Wednesday, December 28, 2011

The crazy life of a writer...

On my web ( I have a section entitled Tips & Tricks which, although primarily of interest to fellow writers, contains some interesting reading for everyone.

Recently I wrote a section on Creative Inspiration - which I subtitled with the question most writers have been asked at one time or another: So where DO you get your ideas? As an ex-management consultant, I tend to take an analytical view of the subject matter for these sections, while retaining a chatty presentation to keep matters interesting.

In the article I talked about steps I take to create ideas for my novels. But, something strange and wonderful happened the other day, which just goes to show the "scientific" approach isn't the only solution.

I was born with an eidetic memory which manifests itself in my being able to recall everything I have ever read. Before you remark how lucky I am, believe me it does have a down side. I originally read that marvellous novella "A Christmas Carol" by Charles Dickens when I was eight. When Christmas time comes around I usually find myself "replaying" the book in my mind. This year was no exception. On Boxing Day I sat down in the early evening for a quiet moment, after having spent the day running around doing all sorts of errands, and found my "inner eyes" reading this tale. A fleeting thought passed through my mind. Dickens wrote this in 1843, and it reflects the social and cultural environment of that era with exquisite accuracy. Almost one hundred and sixty years later, thanks in great part to the worldwide financial crack of 2008, some things do not appear to have changed that much.

Well, after putting in time on the keyboard, working on the current novel, I finally called it a day about two-thirty in the morning. I was tired and yawning as i switched off the computer and headed for my bed. Sleep, however, was not to be my reward. Four-thirty found me sitting in the lounge with a notebook open before me, scribbling a five hundred word outline for an updated "A Christmas Carol", complete with characters names, motivational notes, detailed plot, and even one major change in the order of the Ghosts' appearance. Also, being me, I had developed a number of Winks (such as the names of certain characters and the organization one in particular represented). This took me a little over half an hour. When I had filled several pages of the notebook and ended the tale with Tiny Tim's famous blessing, I slumped back and asked myself "what had just happenned?" Was the Ghost of Christmas (Past, Present or Future, or maybe Mr. Dickens') playing games with me. Was I now a Ghost Writer? Was my own Muse overflowing with Christmas Spirit? Was it all a dream?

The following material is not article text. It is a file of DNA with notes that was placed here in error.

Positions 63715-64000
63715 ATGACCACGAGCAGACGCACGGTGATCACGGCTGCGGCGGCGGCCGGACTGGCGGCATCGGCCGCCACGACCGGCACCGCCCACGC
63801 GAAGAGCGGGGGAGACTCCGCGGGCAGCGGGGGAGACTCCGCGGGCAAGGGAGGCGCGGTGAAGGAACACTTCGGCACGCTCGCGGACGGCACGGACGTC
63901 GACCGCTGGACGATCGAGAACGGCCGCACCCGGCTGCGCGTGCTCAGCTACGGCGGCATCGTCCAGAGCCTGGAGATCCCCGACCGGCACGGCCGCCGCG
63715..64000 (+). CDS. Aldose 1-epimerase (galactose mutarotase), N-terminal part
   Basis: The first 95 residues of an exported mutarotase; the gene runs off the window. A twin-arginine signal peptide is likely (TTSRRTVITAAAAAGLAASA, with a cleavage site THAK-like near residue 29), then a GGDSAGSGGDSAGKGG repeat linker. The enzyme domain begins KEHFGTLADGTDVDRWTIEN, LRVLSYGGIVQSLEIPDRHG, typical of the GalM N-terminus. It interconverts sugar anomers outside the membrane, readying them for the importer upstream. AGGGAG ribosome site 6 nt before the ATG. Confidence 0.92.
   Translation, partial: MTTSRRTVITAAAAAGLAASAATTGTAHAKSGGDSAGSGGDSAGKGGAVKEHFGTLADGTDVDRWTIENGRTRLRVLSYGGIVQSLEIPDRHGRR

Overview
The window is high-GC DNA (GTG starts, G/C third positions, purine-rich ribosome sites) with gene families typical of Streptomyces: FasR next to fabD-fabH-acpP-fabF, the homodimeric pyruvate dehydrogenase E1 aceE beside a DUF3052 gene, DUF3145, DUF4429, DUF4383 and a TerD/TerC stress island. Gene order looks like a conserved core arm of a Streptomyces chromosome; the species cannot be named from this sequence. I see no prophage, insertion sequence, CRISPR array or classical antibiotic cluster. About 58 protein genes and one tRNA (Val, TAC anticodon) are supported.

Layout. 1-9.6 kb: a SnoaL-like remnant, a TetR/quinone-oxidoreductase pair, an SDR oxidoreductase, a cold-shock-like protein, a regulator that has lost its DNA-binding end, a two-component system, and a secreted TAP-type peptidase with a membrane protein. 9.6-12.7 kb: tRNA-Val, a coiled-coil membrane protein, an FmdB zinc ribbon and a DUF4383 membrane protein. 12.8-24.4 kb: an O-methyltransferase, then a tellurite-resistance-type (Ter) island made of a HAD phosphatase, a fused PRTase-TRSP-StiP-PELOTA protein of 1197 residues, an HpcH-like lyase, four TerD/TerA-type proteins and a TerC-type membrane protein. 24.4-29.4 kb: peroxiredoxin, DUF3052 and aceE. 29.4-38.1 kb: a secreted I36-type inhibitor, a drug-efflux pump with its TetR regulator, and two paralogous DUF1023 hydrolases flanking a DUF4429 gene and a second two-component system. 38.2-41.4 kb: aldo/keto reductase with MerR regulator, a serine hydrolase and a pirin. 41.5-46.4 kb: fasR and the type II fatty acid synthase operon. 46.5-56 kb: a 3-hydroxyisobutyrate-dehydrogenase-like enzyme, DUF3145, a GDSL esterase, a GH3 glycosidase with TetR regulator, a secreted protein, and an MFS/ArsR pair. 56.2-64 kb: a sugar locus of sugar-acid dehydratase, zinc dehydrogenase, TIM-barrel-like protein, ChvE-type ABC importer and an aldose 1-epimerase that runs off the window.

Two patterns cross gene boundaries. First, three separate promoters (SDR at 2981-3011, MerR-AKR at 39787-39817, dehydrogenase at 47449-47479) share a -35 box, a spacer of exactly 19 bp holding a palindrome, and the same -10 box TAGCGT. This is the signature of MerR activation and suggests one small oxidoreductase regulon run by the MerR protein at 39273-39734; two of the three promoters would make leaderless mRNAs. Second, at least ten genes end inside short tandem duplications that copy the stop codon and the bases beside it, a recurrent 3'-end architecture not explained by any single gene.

Upon waking the following morning, my first trip was to the lounge to see if I had in fact written the outline. There it was, just as I had left it a few hours prior. Now what? This novella is now in the public domain, so should I decide to write a complete tale from the outline, there were no worries there. Dickens' original ran to approximately 29,000 words - a good length for this kind of moralistic story, and an interesting target should I decide to proceed. Market for this? It's a little too short (less than a third of my normal working length) for publishing alone, yet I couldn't see myself "padding-out" the wordcount by writing other short stories to reach a suitable size for publication. Briefly I did toy with the idea of also updating the two Christmas novellas Dickens publish in later years as well, these being "The Chimes" and  "The Cricket on the Hearth", but inspiration did not lay in that direction. The next step was thinking about other treatments such as a screenplay or traditional theatre play. Although I have given advice to other writers in said fields, I have never written either myself. So for now, the outline fills a few more folios of the "ideas" notebook as a potential future project. What will become of this I honestly don't know as of this moment. I'll update this piece, if and when, any developments occur.

It's a good job it wasn't Halloween!
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